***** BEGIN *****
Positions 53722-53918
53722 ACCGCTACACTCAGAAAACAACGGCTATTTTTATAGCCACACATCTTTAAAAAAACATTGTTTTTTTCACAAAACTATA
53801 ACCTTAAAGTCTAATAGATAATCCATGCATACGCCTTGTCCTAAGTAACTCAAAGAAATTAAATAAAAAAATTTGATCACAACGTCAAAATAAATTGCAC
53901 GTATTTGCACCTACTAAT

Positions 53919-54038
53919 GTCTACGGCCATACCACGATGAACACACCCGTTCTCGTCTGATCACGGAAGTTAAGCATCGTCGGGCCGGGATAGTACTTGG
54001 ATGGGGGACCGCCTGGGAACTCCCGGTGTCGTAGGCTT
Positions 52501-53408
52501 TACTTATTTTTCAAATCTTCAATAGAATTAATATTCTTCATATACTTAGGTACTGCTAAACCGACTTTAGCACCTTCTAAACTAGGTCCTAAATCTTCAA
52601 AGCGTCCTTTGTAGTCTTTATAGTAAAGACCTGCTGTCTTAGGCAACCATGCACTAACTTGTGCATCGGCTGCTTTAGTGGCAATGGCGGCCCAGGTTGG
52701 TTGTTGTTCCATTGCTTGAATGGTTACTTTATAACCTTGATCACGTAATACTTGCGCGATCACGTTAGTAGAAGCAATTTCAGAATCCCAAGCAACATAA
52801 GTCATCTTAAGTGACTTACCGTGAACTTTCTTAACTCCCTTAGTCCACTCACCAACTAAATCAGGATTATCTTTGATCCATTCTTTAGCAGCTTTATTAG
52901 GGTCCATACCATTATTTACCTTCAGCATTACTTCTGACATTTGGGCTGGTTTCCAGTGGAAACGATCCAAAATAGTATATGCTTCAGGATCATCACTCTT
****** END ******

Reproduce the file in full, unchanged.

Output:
Positions 53722-53918
53722 ACCGCTACACTCAGAAAACAACGGCTATTTTTATAGCCACACATCTTTAAAAAAACATTGTTTTTTTCACAAAACTATA
53801 ACCTTAAAGTCTAATAGATAATCCATGCATACGCCTTGTCCTAAGTAACTCAAAGAAATTAAATAAAAAAATTTGATCACAACGTCAAAATAAATTGCAC
53901 GTATTTGCACCTACTAAT

Positions 53919-54038
53919 GTCTACGGCCATACCACGATGAACACACCCGTTCTCGTCTGATCACGGAAGTTAAGCATCGTCGGGCCGGGATAGTACTTGG
54001 ATGGGGGACCGCCTGGGAACTCCCGGTGTCGTAGGCTT
Positions 52501-53408
52501 TACTTATTTTTCAAATCTTCAATAGAATTAATATTCTTCATATACTTAGGTACTGCTAAACCGACTTTAGCACCTTCTAAACTAGGTCCTAAATCTTCAA
52601 AGCGTCCTTTGTAGTCTTTATAGTAAAGACCTGCTGTCTTAGGCAACCATGCACTAACTTGTGCATCGGCTGCTTTAGTGGCAATGGCGGCCCAGGTTGG
52701 TTGTTGTTCCATTGCTTGAATGGTTACTTTATAACCTTGATCACGTAATACTTGCGCGATCACGTTAGTAGAAGCAATTTCAGAATCCCAAGCAACATAA
52801 GTCATCTTAAGTGACTTACCGTGAACTTTCTTAACTCCCTTAGTCCACTCACCAACTAAATCAGGATTATCTTTGATCCATTCTTTAGCAGCTTTATTAG
52901 GGTCCATACCATTATTTACCTTCAGCATTACTTCTGACATTTGGGCTGGTTTCCAGTGGAAACGATCCAAAATAGTATATGCTTCAGGATCATCACTCTT